Archive | February, 2018

Snow..

28 Feb

I like what snow does to people. As I type I can hear children and their mums and the odd dad squealing with delight outside. Duffled, bobbled and booted they are sliding and sledging and snowballing down the road.

Their sounds are muffled by the six inches of white stuff. The sun is glaring off it and surprises the eye with the sharp intensity of light. My neighbours have taken the day off; school’s out for a while and there’s a delightful truancy in the air.

The lovely blizzards which have hit my corner of Kent and much of the east of the UK make us pause. Our routine is gloriously disrupted. I meet people in the local supermarket who would not normally be about in the middle of a working Wednesday. Happy tales of iced-up windows, impossibility of getting to work and child-minding sprinkle the giggling conversations. The world that is too much with us takes a backseat for a few precious hours. Time to stop and think and breathe.

Turn on radio and TV and the machine guns rattle. Florida student mayhem (arm the teachers!), Syria, Brexit politics, Charity workers. Madness is restored. I turn the media off quickly. I feel like Randle McMurphy (Jack Nicholson) in One Flew over the Cuckoo’s Nest. I’m safer here in snowy Hawkhurst than complying with the Nurse Ratcheds of the world out there.

It’s 3pm. Time for Escape to the Country, a nice little show on the BBC about people wanting a better life somewhere rural. Wordsworth knew a thing or two about this. Today’s snow has been a timely reminder.

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Things fall apart…

5 Feb

I was enjoying the birthday party of a female friend recently when a naked stallion of a waiter offered me a canapĂ©. His appendage was swinging beneath a skimpy apron. Most of the women present were taking detours to check out his buttocks and pecs. This burlesque seemed to amuse – and in my case bemuse – the party goers without shrieks of outrage bouncing off the walls. Recent stuff leapt to mind : The Presidents’ Club; #Me Too, in black dresses; Payback time at the BBC; Jenny Murray in overdrive on Women’s Hour; F1 dolly-girls losing their jobs.

Strange times. ‘Seems’, madam. Nay it is. I know not ‘seems’. Hamlet’s response to his newly remarried mother suggests that he knows the truth of the tangled web of human motivation but, as his tale plays out it is his confusion, the wrecking of order, which deranges him.

We tread on eggshells these days, a false word here or there draws disapproving looks – and worse. The abuse and shaming of headteacher Neena Lall and the sacking of West Ham’s director of recruitment, Tony Henry are examples of how our little corner of the world is closing in on us. All our sayings and doings must be cleansed and sanitized by the right-on police from the sex-politics-race-religion gestapo which seeks to root out and stone any voice which counters its one-eyed, sanctimonious and febrile self-righteousness.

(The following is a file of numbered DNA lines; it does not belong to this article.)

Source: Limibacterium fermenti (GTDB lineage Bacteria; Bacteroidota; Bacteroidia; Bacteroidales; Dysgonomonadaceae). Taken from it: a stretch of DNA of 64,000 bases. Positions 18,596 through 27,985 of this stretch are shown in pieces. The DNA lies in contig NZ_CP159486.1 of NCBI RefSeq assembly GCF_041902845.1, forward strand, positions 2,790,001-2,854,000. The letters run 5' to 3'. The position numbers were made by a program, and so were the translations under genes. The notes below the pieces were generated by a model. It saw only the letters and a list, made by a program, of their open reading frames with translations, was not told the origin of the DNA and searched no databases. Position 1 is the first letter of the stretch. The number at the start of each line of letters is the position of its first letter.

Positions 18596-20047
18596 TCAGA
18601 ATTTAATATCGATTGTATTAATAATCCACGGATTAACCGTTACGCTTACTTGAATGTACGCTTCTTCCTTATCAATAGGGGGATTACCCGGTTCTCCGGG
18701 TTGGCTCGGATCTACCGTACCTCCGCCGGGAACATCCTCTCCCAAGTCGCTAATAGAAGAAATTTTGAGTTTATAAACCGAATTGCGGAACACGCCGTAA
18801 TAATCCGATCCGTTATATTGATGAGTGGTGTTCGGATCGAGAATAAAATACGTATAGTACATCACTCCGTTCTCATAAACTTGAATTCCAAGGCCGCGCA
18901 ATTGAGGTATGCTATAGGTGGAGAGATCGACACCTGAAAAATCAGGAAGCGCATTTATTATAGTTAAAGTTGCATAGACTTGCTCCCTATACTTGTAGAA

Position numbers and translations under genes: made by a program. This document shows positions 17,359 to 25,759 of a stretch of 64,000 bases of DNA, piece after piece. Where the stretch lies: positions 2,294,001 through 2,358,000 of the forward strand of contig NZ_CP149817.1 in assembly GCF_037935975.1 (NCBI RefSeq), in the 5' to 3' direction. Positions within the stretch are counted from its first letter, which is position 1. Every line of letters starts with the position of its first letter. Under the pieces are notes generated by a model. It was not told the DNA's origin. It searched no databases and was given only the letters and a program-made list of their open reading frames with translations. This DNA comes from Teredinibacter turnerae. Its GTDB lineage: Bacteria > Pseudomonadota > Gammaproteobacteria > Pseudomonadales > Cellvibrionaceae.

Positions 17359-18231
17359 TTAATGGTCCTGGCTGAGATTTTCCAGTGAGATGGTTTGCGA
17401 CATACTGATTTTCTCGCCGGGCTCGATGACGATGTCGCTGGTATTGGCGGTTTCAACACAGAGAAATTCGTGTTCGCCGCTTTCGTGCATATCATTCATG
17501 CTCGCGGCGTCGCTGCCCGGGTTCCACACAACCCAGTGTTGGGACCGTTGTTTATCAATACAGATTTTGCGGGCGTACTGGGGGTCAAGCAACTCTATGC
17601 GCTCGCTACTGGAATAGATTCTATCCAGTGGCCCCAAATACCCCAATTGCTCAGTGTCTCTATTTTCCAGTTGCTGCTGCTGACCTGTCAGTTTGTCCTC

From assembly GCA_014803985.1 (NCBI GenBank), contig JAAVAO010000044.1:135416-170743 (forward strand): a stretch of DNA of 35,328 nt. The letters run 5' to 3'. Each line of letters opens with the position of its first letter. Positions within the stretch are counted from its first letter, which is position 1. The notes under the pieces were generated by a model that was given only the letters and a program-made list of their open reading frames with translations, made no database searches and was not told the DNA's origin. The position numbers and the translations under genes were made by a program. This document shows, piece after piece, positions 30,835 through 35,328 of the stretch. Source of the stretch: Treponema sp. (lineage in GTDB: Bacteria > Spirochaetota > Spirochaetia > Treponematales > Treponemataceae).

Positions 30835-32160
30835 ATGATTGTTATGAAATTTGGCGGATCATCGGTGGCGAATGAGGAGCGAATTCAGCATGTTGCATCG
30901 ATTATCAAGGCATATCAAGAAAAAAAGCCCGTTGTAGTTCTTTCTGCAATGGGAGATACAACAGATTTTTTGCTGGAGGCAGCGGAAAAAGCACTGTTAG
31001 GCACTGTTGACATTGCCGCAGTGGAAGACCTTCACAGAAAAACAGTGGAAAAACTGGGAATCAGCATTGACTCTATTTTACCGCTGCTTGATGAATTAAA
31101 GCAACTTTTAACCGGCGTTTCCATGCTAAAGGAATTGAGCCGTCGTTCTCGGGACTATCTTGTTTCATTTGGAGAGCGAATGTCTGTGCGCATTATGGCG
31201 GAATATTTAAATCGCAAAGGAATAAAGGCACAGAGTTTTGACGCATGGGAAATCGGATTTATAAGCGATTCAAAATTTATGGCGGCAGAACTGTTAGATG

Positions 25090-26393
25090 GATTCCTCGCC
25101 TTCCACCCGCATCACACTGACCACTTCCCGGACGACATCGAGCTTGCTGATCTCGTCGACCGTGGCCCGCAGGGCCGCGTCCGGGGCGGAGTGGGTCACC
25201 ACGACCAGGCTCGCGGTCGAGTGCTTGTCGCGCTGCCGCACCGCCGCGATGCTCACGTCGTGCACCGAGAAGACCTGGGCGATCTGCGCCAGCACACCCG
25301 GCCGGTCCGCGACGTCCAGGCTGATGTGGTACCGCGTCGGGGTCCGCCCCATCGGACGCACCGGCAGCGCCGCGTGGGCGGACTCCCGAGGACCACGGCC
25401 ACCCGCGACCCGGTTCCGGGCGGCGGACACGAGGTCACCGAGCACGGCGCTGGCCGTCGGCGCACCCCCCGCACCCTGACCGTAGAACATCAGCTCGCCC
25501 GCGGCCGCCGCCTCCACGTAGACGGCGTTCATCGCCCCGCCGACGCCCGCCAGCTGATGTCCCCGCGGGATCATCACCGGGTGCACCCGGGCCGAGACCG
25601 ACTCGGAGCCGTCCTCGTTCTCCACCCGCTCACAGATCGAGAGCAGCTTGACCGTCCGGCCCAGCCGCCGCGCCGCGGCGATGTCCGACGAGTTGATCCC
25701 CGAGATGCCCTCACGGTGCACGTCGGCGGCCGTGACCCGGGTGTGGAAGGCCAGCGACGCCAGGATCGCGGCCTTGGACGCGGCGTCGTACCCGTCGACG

Much as I like to snort with derision at Colonel Blimp-Rees-Mogg, the jostling and condemnation which he suffered last week is part of a growing trend to silence those whose views don’t fit with a militant concensus. Brexit and Trump and the instabilities across the world have given way to an intolerance of which only a fraction is worthy. It’s right to want equality for men and women, it’s right to support religious tolerance – but the way in which the good fight is fought is as important as the cause.

That means understanding and tolerating context, history, old and young, culture, national identities, ethnicity, sex, race…the lot. The mildest of views are condemned on social media. Truth has become something to fear in some cases – or at least shy away from. If I say that the Welsh are more passionate about rugby than the English, I am likely to get away with it. If I pass comment  on different ethnic, cultural, sexually oriented or religious groups, my views can be deemed illegitimate and I will be attacked, abused and might lose my job. Eggshells indeed.

Hamlet’s confusion at seeing his mother leap into bed with his father’s murderer, scrambles his mind. His grasp of reality and the values of decency and love and honour with which he grew are blown apart. His world has become virtual where nothing is what it seems. Something catastrophic has to happen for order to be restored. A blood-letting.

The title of this little essay is Things Fall Apart, taken from W.B. Yeats’s famous poem, The Second Coming. Yeats speculates on what sort of world Jesus Christ would find if he chose to visit us for a second time. Written in 1919 in the aftermath of the First World War, the opening stanza seems prescient. In the post-truth age are we able to sort out the real from the unreal?

TURNING and turning in the widening gyre

The falcon cannot hear the falconer;

Things fall apart; the centre cannot hold;

Mere anarchy is loosed upon the world,

The blood-dimmed tide is loosed, and everywhere

The ceremony of innocence is drowned;

The best lack all conviction, while the worst

Are full of passionate intensity.

 

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